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New Shows: January 25 - 31, 2014

A week of bad pirates, bad daughters, and bad spies offset by some good biography, awards, music, and sport.

The New Shows color code: red means don’t bother; blue means maybe; green means good; magenta means great.

Black Sails (Starz)
Toby Stephens is a pirate! This is going to be a swashbuckling guilty pleasure. If only. Too much land, not enough sea. Too much talk, not enough action. Too many naked women cavorting around because… I’m not sure why. Because they can? Too much graphic violence that seems to be there simply to be gross. This one was a huge disappointment.

bref. (Pivot)
This is a series that took France by storm. A thirty-year-old Parisian guy is dealing with the realities of his life -- no woman, no job, and parents who are divorcing. Each “episode” is just over a minute long and are shown in blocks of about twelve minutes. Some of the episodes were silly, but some made me laugh out loud. If you are looking for something very different from the American television norm, check this one out.

Lizzie Borden Took an Axe (Lifetime)
I tend to avoid Lifetime movies as they are usually predictable drivel. The title of this one and the fact that Lizzie is played by Christina Ricci made me watch. This movie makes no secret of the fact that Lizzie did, indeed, kill her parents and Ricci is obviously having fun playing the sociopath that Lizzie was. The problem is that, because we know the outcome from the beginning, there is no dramatic tension and Ricci’s performance is not enough to carry the film. Not a complete waste of time, but far from as compelling as it might have been.

Shaun White: Russia Calling (NBC)
Shaun White is, no question, the greatest snowboarder ever. He is now facing what every athlete eventually must -- he is aging, his body is beginning to give out, the younger kids are coming along behind him and doing things he can’t. This hour long special was a fascinating look at what he went through to make it to the Olympics next week. Worth a watch if you are at all interested in sport.

56th Annual Grammy Awards (CBS)
The Bachelor: Sean and Catherine’s Wedding (ABC)

2014 Breakthrough Prizes (Science)
As awards season rages on and television and film personalities continually pat themselves on the back, it was nice to pause and watch an awards show that honored people who are doing truly extraordinary things. The Breakthrough Prizes recognize excellence in research aimed at curing disease and extending human life. These prizes are not only honorary; they are life-changing. Each is accompanied by an award of $3 million to enable the researcher to carry on with his or her work. What is exceptional is that the past winners choose this year’s winners. What is clear is that we need to get more women and people of color into the sciences.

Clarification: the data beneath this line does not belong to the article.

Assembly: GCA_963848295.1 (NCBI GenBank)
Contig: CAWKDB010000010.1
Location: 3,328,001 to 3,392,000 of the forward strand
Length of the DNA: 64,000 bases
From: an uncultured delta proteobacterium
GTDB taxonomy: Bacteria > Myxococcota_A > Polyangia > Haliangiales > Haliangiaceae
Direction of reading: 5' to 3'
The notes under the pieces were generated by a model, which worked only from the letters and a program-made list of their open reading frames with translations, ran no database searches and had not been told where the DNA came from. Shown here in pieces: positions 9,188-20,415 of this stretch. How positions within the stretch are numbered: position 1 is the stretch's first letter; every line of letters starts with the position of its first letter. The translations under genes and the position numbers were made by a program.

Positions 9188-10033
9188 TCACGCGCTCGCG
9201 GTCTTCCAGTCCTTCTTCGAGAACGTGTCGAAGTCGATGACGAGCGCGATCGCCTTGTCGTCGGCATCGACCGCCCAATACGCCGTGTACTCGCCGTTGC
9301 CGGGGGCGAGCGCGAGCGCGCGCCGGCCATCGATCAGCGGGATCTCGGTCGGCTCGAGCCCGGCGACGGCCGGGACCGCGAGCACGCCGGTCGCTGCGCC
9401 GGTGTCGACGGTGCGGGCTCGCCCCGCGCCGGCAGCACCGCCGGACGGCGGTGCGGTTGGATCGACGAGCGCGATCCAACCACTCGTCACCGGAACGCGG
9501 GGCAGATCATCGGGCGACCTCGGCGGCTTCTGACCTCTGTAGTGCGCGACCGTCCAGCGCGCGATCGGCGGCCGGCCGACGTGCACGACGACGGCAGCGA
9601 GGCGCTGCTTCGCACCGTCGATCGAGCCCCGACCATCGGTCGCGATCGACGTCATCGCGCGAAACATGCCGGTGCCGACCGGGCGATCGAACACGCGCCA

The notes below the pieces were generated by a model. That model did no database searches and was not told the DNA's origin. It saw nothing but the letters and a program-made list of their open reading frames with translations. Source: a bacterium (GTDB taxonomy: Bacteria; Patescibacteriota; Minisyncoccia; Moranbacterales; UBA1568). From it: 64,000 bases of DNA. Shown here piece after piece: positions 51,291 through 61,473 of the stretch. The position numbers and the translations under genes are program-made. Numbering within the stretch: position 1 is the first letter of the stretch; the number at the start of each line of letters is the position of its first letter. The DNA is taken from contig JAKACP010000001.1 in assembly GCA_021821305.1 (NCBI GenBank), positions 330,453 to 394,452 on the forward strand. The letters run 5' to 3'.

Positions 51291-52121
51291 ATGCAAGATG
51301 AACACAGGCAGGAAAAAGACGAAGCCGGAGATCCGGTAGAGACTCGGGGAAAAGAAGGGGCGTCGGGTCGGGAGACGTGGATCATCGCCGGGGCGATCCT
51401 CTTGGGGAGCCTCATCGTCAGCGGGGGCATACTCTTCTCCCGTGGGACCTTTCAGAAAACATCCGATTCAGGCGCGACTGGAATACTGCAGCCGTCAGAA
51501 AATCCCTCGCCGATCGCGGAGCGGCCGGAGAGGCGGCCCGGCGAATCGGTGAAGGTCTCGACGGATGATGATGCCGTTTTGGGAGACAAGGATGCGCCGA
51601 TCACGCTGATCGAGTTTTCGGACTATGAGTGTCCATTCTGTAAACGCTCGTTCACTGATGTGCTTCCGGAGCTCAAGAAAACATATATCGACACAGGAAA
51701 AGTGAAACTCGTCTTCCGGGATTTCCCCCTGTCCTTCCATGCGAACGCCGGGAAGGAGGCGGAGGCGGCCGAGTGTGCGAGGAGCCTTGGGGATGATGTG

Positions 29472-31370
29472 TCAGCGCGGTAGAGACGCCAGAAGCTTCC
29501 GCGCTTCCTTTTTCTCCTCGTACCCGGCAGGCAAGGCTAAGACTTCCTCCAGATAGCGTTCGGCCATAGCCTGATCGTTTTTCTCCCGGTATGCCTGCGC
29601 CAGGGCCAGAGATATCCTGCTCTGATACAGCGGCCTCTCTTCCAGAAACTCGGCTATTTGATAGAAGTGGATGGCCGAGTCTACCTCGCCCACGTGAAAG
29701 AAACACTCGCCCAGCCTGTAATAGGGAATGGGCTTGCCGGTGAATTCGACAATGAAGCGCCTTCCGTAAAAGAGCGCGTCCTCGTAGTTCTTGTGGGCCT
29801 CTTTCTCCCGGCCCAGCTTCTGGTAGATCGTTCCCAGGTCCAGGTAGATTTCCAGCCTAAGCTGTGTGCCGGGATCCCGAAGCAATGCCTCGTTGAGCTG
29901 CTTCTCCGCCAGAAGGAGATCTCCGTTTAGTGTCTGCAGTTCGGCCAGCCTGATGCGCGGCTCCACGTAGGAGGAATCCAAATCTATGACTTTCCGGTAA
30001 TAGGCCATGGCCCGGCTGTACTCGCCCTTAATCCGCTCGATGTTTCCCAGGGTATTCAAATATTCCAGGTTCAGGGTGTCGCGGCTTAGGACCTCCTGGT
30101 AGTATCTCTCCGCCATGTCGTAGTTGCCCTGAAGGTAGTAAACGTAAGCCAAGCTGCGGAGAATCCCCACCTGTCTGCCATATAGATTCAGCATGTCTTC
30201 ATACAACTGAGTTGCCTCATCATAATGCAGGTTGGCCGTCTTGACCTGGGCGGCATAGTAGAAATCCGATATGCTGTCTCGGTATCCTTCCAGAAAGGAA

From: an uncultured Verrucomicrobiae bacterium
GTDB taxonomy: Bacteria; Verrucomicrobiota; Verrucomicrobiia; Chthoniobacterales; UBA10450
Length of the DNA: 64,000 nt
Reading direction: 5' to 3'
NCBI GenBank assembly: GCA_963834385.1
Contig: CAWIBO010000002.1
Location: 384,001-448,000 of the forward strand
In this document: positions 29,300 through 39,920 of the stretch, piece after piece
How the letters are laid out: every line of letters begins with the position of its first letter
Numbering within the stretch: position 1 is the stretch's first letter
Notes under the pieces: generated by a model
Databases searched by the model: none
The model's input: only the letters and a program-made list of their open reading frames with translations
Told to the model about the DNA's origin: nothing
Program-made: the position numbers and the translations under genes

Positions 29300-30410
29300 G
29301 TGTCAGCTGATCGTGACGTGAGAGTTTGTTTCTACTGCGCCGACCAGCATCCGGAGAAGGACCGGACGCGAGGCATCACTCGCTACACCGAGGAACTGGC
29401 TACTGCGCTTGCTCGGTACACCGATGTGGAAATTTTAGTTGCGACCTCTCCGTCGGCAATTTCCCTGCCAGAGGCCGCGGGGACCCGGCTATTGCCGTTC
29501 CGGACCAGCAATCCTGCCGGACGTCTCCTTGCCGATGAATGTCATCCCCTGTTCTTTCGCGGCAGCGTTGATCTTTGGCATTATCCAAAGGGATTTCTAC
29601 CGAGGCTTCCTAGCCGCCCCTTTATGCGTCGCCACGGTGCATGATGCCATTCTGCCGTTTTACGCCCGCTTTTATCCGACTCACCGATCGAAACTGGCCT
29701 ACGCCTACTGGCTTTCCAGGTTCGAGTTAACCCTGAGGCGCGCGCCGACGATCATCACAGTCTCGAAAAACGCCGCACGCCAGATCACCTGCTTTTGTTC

Hosted by Kevin Spacey, much of the show centered on the scientists themselves and not the celebrities who were there. What struck me as I watched this was how much science is happening every day, how brilliant these people are, and how great it is that Mark Zuckerberg has used some of his billions to shine a light on these inspiring people.

The winners were:
  • Richard Lifton, who discovered the molecular causes of high blood pressure
  • James Allison, who is researching using the body’s own immune system to fight cancer
  • Mahlon DeLong, whose work on the brain is leading to cures for diseases such as Alzheimer’s and Parkinson’s
  • Robert Langer, who has invented new bio-materials and controlled drug-release systems
  • Michael Hall, who completely re-wrote what we understood about cell division and growth
  • Alexander Varshavsky, whose work on how cells break down proteins is leading to cures for all types of disease

There is also the Fundamental Physics Prize. Each of the nominees is working in string theory, but the winners, Michael Green and John Schwarz, won “for opening new perspectives on quantum gravity and the unification of forces.” OK, then.

Raging Nature (Weather Channel)
Rod N Wheels (Discovery)

Border Rico (Travel Channel)
The Capones (Reelz)

Fleming: The Man Who Would Be Bond (BBCAmerica)
Everyone who has ever bothered to read even a snippet about the life of Ian Fleming knows how much of his life was turned into his famous character. In this miniseries, however, the producers have chosen to focus on all that was unpleasant about the man. Fleming is portrayed as arrogant, rude, misogynistic, and worst of all, a crashing bore. I didn’t make it through the first hour.

Hawking (PBS)
A wonderful autobiographical documentary about the life and work of this fascinating man. It doesn’t delve too deeply into some things I wish it had, but I did learn some things I didn’t know. More importantly, the man is an inspiration. I recommend this if you are at all interested in science and/or biography.

Miley Cyrus: MTV Unplugged (MTV)